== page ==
Accessibility to the company’s program, as Luu pitches, can also spit back insights instantly instead of waiting the typical three to five weeks for a second opinion. They claim their network can build a simple plan in just 10-15 minutes. Cancer of the breast, cervix, lungs, liver, ovaries, prostate, testicles, and vulva are among the options. Melanoma, colorectal cancer, and uterine cancer are also offered.
Each report costs $49.99, something they say will beat prices with insurance companies, though they didn’t reference a comparable service from insurance companies.
You provide your pathology report as well as a questionnaire pertinent to your specific strain of cancer, then are provided with a rather comprehensive treatment proposal. Questionnaires ask for all details of a patient’s cancer diagnosis, age, sex and other factors to design and recommend a treatment plan.
A sample report provided to Geektime introduces the plan with a brief summary of a patient’s diagnosis, in this case breast cancer. It highlights statistics for the disease’s prevalence, risk factors, and genetic markers for the disease.
Their genetics survey shows its newness. While the sample survey above asks an extraordinarily relevant question about Ashkenazi Jewish heritage (where mutations are common with BRCA1 and BRCA2 genes that make people susceptible to cancers of the breast, ovaries, stomach, pancreas, colon, and leukemia), the same question appears for various other types of cancer options in the survey, demonstrating it does not yet incorporate other genetic considerations for other cancers. Norwegian, Dutch, and Icelanders also have a high prevalence of mutations on these genes according to the National Cancer Institute (US).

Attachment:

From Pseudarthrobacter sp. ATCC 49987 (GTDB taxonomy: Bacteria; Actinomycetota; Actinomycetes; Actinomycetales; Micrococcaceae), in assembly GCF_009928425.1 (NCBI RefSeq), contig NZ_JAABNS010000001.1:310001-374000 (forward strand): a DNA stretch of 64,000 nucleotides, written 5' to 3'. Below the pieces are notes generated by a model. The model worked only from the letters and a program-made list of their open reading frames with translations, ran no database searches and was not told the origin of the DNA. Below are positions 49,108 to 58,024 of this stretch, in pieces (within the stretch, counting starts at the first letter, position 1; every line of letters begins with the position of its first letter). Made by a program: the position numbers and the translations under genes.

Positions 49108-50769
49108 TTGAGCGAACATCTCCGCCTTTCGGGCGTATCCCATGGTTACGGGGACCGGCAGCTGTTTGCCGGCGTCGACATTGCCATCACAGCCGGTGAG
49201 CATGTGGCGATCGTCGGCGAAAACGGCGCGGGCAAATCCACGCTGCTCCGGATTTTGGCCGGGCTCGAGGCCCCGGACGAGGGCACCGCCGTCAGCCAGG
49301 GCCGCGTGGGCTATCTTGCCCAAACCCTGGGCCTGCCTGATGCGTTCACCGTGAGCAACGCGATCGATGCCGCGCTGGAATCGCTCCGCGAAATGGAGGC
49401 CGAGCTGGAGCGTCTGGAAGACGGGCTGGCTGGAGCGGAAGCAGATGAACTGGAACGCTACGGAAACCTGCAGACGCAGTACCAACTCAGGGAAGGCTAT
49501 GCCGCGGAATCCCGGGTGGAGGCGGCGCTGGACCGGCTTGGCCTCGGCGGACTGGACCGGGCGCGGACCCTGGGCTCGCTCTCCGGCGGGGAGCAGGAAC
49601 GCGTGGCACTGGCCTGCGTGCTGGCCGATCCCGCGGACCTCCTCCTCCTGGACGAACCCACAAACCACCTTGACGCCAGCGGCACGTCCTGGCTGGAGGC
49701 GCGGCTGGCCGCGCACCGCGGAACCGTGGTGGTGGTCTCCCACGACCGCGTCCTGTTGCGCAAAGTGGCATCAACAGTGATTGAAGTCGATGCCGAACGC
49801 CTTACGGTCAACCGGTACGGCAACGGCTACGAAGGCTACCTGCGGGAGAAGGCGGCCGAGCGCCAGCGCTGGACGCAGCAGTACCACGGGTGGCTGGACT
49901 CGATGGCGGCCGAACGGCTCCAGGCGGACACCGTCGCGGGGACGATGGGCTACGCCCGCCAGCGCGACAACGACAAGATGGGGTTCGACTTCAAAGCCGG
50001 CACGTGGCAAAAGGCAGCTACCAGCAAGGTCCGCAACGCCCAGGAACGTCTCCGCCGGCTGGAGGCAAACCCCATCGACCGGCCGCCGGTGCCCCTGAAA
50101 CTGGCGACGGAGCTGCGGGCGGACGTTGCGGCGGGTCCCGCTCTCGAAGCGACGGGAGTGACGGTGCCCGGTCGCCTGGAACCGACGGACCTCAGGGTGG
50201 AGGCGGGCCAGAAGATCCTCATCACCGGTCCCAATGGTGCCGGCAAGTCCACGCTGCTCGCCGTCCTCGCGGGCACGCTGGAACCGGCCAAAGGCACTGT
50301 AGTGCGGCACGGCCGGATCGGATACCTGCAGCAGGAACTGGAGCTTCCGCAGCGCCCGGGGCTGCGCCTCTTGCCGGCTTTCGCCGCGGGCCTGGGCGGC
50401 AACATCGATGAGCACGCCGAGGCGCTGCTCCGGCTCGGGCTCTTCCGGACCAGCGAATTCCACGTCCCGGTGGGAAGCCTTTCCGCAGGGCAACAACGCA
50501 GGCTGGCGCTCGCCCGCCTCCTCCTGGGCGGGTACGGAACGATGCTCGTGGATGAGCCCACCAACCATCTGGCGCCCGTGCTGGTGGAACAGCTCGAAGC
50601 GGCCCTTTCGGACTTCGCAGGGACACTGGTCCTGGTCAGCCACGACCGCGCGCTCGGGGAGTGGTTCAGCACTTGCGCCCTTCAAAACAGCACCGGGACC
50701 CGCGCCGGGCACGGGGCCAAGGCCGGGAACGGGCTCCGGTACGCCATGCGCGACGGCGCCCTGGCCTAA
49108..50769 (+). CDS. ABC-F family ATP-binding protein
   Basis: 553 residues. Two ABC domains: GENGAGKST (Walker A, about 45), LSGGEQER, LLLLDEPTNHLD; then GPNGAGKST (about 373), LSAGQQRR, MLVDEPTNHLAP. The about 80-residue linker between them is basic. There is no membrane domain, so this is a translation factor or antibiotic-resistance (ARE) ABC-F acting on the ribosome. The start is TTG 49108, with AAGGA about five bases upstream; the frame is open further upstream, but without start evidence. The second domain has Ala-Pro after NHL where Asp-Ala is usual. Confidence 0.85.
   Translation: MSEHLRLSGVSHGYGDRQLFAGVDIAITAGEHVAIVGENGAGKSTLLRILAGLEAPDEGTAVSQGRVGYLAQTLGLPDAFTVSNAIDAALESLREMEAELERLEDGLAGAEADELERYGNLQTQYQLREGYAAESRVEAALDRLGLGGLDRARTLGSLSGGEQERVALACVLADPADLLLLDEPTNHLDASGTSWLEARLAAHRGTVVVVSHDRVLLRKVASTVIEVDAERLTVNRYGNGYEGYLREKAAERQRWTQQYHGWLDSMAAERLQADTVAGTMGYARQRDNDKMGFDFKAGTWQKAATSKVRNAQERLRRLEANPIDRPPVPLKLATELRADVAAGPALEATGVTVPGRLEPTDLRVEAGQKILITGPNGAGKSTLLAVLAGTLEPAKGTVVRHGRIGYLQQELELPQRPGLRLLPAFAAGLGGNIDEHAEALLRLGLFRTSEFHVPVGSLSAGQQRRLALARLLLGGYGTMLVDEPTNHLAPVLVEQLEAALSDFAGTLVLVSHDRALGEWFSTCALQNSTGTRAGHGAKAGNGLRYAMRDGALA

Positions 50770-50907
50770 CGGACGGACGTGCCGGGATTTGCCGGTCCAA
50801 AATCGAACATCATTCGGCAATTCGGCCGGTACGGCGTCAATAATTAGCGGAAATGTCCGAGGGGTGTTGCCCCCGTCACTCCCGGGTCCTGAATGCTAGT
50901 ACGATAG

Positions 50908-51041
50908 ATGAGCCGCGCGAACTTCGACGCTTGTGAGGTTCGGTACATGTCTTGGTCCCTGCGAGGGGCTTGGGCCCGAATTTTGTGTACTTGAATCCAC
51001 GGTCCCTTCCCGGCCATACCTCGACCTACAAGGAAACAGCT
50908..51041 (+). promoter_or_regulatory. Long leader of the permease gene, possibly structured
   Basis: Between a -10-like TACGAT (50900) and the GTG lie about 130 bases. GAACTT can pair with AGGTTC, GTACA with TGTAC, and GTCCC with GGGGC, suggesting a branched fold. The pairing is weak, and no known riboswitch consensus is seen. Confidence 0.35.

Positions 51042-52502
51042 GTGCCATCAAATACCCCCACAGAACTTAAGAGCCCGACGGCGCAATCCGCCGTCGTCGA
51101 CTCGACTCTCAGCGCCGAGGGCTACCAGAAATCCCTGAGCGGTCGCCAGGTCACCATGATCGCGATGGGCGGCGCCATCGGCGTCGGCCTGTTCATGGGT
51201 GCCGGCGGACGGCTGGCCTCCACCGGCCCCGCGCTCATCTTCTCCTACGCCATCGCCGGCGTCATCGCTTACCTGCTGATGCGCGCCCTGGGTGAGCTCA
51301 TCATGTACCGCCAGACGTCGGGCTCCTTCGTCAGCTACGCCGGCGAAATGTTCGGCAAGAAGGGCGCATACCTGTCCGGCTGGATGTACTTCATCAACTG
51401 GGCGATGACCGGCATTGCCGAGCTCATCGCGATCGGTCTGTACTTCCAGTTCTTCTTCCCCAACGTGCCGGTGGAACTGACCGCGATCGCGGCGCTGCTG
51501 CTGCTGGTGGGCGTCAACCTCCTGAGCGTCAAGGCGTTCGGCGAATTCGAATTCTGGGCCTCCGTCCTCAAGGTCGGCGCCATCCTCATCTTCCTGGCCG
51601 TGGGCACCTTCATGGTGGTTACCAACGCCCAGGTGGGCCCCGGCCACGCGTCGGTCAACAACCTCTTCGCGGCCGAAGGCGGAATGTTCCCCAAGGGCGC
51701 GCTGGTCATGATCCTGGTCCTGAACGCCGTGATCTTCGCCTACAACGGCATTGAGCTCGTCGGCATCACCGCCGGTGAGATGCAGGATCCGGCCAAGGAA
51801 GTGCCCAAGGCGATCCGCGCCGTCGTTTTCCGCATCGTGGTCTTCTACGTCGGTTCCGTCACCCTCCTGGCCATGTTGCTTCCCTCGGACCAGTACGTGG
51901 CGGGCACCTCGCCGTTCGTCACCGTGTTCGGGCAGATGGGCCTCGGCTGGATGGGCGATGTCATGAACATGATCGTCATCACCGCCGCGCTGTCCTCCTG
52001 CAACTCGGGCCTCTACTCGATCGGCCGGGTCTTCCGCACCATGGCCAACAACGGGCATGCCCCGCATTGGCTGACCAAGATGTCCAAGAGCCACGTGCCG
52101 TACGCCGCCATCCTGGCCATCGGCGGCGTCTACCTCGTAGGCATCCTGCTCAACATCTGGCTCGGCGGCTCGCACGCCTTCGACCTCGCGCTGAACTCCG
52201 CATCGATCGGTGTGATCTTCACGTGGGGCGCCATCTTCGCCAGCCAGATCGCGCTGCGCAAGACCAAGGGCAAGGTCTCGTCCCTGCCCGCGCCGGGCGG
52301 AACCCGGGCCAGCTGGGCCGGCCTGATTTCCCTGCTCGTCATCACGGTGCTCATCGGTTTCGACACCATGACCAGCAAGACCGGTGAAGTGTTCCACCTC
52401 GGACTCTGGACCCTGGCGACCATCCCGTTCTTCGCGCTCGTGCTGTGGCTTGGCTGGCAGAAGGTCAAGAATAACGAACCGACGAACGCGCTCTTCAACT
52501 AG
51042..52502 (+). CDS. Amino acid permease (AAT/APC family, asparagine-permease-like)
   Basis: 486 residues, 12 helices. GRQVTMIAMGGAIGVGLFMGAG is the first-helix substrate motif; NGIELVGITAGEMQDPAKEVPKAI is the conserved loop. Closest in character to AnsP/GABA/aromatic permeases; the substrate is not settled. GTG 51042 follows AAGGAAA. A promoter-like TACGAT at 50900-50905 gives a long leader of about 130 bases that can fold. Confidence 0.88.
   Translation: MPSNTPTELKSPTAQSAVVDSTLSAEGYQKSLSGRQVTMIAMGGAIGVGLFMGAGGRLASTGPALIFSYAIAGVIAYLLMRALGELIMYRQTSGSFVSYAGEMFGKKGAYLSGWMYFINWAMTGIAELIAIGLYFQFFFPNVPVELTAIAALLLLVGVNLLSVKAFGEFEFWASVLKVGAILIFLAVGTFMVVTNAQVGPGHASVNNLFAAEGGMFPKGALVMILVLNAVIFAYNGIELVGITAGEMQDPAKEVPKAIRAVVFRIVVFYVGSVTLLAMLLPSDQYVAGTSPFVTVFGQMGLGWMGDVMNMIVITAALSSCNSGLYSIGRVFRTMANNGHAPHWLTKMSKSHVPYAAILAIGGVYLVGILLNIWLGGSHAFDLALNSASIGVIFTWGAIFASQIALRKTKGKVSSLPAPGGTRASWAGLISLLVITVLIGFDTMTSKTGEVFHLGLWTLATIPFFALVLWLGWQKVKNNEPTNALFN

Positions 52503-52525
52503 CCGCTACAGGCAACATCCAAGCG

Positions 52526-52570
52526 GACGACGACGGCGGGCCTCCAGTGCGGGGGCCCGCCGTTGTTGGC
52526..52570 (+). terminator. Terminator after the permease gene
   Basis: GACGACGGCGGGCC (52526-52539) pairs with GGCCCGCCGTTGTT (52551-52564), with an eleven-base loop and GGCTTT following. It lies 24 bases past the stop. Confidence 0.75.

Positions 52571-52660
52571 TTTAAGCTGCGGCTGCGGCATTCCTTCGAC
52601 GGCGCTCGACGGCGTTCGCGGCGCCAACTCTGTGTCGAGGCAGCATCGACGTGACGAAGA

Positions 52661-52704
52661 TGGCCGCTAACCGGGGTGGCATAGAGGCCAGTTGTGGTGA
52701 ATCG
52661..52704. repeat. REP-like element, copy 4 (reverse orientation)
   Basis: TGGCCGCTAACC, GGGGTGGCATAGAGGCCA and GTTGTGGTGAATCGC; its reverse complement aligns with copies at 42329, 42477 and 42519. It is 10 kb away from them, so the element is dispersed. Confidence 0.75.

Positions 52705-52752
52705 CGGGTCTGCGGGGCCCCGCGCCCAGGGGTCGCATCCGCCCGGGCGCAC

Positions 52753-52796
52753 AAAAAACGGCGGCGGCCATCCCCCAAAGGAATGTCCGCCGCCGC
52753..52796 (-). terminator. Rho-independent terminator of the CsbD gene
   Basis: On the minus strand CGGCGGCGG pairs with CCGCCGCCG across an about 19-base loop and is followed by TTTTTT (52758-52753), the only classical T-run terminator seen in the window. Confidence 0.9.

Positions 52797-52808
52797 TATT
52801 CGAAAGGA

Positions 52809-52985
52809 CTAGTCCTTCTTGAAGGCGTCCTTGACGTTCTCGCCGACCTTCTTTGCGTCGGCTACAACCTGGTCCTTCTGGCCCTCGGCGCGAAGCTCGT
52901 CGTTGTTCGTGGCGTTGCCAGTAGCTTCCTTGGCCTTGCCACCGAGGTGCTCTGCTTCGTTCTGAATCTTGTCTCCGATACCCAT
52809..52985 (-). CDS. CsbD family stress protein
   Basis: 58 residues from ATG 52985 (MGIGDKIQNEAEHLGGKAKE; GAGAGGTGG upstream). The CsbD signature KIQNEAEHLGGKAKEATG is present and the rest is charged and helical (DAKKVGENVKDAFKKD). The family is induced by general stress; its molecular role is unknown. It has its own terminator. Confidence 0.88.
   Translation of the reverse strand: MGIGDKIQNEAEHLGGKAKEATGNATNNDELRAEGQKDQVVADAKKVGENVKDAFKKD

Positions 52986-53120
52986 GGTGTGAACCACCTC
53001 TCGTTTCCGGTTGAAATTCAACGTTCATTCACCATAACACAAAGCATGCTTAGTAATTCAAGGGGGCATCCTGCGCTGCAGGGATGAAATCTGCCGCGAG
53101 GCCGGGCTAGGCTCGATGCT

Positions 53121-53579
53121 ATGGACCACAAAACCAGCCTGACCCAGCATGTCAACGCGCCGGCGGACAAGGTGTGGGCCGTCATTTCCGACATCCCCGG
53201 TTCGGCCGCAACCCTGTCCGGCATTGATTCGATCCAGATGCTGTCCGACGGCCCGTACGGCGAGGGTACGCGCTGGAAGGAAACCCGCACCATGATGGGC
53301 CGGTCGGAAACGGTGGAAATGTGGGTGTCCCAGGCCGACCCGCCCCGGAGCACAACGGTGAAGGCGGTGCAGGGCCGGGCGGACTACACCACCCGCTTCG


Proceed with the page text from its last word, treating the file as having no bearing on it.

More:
It then describes surgery, which takes pains to detail alternatives and even highlights lesser-known statistics like the similarity in survival rates between those who elect lumpectomies and those who opt for full mastectomies. It even considers chemotherapy options for patients who have not yet had or who have already had surgery.
Its “survivorship care plan” then prescribes a frequency for follow-up visits, optional drugs to mitigate side effects from chemotherapy, then a general list of diet and exercise recommendations suitable according to different levels of capability (depending on if someone is fully active, ambulatory, or completely disabled).
There are plenty of post-op frameworks out there covering a number of conditions, but why do cancer patients’ treatment plans require their own focused website or program? It’s a combination of trepidation and physiology.
“If patients are comfortable with their treatment, and have peace of mind with the process, they’ll be able to focus on their treatment and manage their side effects better,” Luu explained. “We’ve seen it in practice and in current literature surrounding cancer, the uncertainty patients feel about their treatments often increases their emotional distress.”